#tuesdaytip - 03.30.2020

Effects Loops - What is it? How do you use it?

Traditionally, players plug their pedals directly into the front of the amp. There’s nothing wrong with that. However, if you typically play with a dirtier, more distorted sound, modulation, delay & reverb can become muddy very quickly. In this case, an effects loop may be for you.

An effects loop allows players to play effects between the preamp section and power amp section of an amp. This allows for a cranked distorted sound while maintaining a pristine modulation, delay, or reverb signal.

Your guitar signal hits the preamp section first. That’s where the initial amplification and tone shaping takes place. After the preamp, the signal hits the power amp, where the signal is amplified further before hitting the speaker.

There are two types of effects loops - in-series & parallel. In-series pushes the entire amp signal through the effects loop and then through the power amp. Parallel is where the amp splits the signal into two - one goes into the speaker unaffected, the other goes through the effects loop. Parallel effects loops allow for more control over the sound, as you have the option to blend the two signals.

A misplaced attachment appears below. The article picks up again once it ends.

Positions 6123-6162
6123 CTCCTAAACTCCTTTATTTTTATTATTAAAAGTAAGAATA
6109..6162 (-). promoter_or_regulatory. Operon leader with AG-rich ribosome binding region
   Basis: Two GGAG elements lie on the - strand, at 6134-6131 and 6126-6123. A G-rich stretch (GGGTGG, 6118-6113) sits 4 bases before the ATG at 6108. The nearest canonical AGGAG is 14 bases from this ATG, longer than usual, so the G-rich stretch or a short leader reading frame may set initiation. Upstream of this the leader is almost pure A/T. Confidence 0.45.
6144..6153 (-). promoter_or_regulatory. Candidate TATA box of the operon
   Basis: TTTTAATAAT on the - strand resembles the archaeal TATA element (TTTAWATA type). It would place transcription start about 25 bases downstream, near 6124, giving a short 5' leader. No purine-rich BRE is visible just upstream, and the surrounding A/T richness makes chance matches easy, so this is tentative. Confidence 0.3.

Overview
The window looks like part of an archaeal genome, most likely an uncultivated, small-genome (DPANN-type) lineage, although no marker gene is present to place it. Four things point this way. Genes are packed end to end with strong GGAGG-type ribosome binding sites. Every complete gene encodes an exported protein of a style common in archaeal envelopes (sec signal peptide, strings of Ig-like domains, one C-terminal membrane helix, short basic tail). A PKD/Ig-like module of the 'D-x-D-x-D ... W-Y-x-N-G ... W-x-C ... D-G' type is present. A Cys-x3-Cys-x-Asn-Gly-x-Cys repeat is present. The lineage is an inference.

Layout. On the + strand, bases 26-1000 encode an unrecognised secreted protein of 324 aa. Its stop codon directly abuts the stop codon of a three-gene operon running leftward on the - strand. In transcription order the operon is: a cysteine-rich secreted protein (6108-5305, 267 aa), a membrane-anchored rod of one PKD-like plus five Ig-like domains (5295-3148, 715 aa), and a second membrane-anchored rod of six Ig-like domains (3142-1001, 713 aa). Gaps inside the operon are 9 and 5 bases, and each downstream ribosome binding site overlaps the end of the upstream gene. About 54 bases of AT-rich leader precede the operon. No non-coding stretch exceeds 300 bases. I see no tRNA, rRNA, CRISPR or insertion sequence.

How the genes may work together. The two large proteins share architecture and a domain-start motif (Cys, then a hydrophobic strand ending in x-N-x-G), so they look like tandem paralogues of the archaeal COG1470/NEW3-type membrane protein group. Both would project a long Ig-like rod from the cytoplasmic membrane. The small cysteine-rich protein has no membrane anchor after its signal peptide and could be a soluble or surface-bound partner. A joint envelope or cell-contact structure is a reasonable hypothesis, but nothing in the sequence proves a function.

On the back of the amp, there are two jacks, labeled SEND and RETURN. The SEND connects to the INPUT of the pedal(s) to be placed in the effects loop. The OUTPUT of the pedal(s) in the effect loop connects to the RETURN.

PRO TIP: If you use your amp’s distortion, insert a clean boost or volume pedal in the effects loop to use as a solo boost!

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